Courses (Spring 2019):
COMP 200 - Advanced Composition
ELIT 240 - Medieval English Literature
ELIT 270 - Shakespeare

Having completed her B.A. at UCLA and her Ph.D. at Princeton, Dr. Crane joined the Oneonta faculty in 1992. She directed the English Department’s Graduate Program from 1993-2001, and served as Department Chair from 1998 to 2005. She teaches courses in British Medieval and Renaissance Literature, early World Literatures, and Composition. Dr. Crane has received Mellon Foundation and NEH grants to support her studies in philology and medieval poetry. Dr. Crane was awarded the SUNY Chancellor’s Award for Excellence in Teaching in 2006, along with the SUNY Oneonta Outstanding Advisor and Mentor Award for that same year. She is interested in the history of rhetoric, textual iconography, and the literary representation of intellectual and spiritual authority. Before arriving at Oneonta, she worked as an editor for Macmillan, Scribner’s, and the UCLA School of Medicine.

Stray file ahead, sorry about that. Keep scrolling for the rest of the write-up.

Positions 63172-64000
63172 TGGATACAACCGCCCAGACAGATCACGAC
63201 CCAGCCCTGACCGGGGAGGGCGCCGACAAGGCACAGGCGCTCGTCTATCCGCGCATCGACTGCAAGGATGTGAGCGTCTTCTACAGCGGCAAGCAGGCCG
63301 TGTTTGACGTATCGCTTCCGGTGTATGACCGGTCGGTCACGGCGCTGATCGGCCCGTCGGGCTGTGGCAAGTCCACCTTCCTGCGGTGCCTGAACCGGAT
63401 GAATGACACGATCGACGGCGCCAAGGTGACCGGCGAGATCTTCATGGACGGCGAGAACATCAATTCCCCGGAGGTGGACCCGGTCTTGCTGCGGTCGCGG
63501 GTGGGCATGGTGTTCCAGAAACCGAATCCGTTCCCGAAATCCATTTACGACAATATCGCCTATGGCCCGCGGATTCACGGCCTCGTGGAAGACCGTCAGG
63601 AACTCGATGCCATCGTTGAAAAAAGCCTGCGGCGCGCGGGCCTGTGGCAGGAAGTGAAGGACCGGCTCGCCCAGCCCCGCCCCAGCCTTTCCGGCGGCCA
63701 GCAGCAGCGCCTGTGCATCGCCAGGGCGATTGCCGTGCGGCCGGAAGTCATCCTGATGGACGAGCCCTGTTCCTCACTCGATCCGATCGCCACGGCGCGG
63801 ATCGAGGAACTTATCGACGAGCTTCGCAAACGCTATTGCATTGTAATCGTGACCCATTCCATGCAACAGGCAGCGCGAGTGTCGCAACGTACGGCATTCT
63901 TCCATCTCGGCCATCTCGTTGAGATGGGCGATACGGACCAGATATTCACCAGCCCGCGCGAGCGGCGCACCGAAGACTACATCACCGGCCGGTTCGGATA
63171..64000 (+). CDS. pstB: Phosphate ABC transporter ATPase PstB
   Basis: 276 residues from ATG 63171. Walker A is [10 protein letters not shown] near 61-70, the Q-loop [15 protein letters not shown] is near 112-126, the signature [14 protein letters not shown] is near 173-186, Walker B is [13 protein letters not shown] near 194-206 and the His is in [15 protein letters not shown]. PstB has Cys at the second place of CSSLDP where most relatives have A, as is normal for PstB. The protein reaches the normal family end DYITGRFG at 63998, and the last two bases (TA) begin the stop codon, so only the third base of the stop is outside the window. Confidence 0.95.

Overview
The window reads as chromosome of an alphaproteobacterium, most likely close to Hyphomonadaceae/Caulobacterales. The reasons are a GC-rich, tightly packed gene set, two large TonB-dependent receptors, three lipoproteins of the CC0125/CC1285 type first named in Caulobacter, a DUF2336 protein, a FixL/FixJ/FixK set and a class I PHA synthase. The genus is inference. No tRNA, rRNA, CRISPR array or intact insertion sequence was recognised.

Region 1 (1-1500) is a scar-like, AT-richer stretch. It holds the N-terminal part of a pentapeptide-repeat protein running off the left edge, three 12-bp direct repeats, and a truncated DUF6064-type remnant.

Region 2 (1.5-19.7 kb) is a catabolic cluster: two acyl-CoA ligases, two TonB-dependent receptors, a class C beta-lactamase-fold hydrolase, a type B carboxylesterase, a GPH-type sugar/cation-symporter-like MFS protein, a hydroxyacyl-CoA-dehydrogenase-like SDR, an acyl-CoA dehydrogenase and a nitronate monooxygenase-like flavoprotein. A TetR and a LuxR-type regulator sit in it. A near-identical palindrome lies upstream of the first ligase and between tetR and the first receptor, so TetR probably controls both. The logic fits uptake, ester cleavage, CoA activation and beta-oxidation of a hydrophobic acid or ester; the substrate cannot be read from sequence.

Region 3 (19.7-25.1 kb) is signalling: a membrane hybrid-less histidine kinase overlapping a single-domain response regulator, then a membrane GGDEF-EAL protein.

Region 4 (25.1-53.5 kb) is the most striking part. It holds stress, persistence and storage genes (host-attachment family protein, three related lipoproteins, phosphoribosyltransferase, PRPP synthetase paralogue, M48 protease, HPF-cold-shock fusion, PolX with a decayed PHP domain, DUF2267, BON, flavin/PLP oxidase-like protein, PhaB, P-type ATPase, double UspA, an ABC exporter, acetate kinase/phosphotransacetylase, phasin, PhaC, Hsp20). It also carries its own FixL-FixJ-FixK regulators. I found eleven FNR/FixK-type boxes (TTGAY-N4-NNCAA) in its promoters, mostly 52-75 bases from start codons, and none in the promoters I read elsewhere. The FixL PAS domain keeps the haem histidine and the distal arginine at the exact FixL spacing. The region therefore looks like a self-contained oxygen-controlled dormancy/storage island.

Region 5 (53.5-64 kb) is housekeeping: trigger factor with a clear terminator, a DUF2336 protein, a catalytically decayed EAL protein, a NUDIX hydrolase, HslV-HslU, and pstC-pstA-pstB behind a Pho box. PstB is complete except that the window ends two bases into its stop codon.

Dr. Laura Dohner
Adjunct Professor
Netzer 319
607-436-2493
Laura.Dohner@oneonta.edu

Office Hours (Spring 2019):
MW 11-12

Courses (Spring 2019):
COMP 100 - Composition (2 sections)

Laura Dohner earned a Ph.D. from the State University of New York at Binghamton, 2017.

View Laura Dohner's CV.

Dr. Amie Doughty
Professor, Department Chair
Netzer 322
607-436-2493
Amie.Doughty@oneonta.edu

Website

Amie A. Doughty

Office Hours (Spring 2019):
MWF 10-11
T 12:30-1:30

Courses (Spring 2019):
LITR 243 - Major Author - Child and YA Literature

Dr. Doughty joined the faculty in Fall 2006 after spending several years teaching at Lake Superior State University in Michigan. She earned her MA from Indiana State University and her Ph.D. from the University of Oklahoma. A generalist, she has taught classes in linguistics, composition, and literature, particularly children's literature, fantasy, and folk literature. She is the author of Folktales Retold: A Critical Overview of Stories Updated for Children (2006) and "Throw the book away": Reading versus Experience in Children's Fantasy (2013). Dr. Doughty's research interests are varied but lean toward the intersection of literature and linguistics, as well as language in popular culture.